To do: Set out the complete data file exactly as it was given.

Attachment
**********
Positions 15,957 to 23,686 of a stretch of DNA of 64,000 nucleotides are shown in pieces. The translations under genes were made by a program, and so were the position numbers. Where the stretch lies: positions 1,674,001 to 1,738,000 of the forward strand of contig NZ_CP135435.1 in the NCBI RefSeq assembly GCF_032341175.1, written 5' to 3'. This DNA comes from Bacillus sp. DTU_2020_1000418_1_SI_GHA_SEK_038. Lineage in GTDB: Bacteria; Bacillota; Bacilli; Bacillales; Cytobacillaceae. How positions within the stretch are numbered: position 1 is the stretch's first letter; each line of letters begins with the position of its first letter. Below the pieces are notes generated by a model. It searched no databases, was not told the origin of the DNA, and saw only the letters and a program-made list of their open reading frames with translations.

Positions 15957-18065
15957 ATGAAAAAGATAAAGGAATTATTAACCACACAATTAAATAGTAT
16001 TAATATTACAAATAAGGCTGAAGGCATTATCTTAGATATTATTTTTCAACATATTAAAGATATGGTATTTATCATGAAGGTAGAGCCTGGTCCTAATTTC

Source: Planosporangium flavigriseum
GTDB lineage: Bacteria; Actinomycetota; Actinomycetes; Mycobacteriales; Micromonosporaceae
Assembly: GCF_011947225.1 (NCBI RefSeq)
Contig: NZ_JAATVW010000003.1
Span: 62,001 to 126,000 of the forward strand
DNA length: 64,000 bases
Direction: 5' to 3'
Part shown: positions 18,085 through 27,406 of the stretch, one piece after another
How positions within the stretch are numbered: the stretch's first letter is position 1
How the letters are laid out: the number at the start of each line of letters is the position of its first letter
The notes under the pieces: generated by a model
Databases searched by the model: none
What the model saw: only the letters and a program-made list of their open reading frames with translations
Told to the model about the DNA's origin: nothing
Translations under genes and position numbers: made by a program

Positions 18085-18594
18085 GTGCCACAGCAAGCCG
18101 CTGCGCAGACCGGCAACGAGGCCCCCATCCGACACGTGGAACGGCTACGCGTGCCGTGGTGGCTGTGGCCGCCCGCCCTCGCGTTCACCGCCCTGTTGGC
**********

Positions 15,957 to 23,686 of a stretch of DNA of 64,000 nucleotides are shown in pieces. The translations under genes were made by a program, and so were the position numbers. Where the stretch lies: positions 1,674,001 to 1,738,000 of the forward strand of contig NZ_CP135435.1 in the NCBI RefSeq assembly GCF_032341175.1, written 5' to 3'. This DNA comes from Bacillus sp. DTU_2020_1000418_1_SI_GHA_SEK_038. Lineage in GTDB: Bacteria; Bacillota; Bacilli; Bacillales; Cytobacillaceae. How positions within the stretch are numbered: position 1 is the stretch's first letter; each line of letters begins with the position of its first letter. Below the pieces are notes generated by a model. It searched no databases, was not told the origin of the DNA, and saw only the letters and a program-made list of their open reading frames with translations.

Positions 15957-18065
15957 ATGAAAAAGATAAAGGAATTATTAACCACACAATTAAATAGTAT
16001 TAATATTACAAATAAGGCTGAAGGCATTATCTTAGATATTATTTTTCAACATATTAAAGATATGGTATTTATCATGAAGGTAGAGCCTGGTCCTAATTTC

Source: Planosporangium flavigriseum
GTDB lineage: Bacteria; Actinomycetota; Actinomycetes; Mycobacteriales; Micromonosporaceae
Assembly: GCF_011947225.1 (NCBI RefSeq)
Contig: NZ_JAATVW010000003.1
Span: 62,001 to 126,000 of the forward strand
DNA length: 64,000 bases
Direction: 5' to 3'
Part shown: positions 18,085 through 27,406 of the stretch, one piece after another
How positions within the stretch are numbered: the stretch's first letter is position 1
How the letters are laid out: the number at the start of each line of letters is the position of its first letter
The notes under the pieces: generated by a model
Databases searched by the model: none
What the model saw: only the letters and a program-made list of their open reading frames with translations
Told to the model about the DNA's origin: nothing
Translations under genes and position numbers: made by a program

Positions 18085-18594
18085 GTGCCACAGCAAGCCG
18101 CTGCGCAGACCGGCAACGAGGCCCCCATCCGACACGTGGAACGGCTACGCGTGCCGTGGTGGCTGTGGCCGCCCGCCCTCGCGTTCACCGCCCTGTTGGC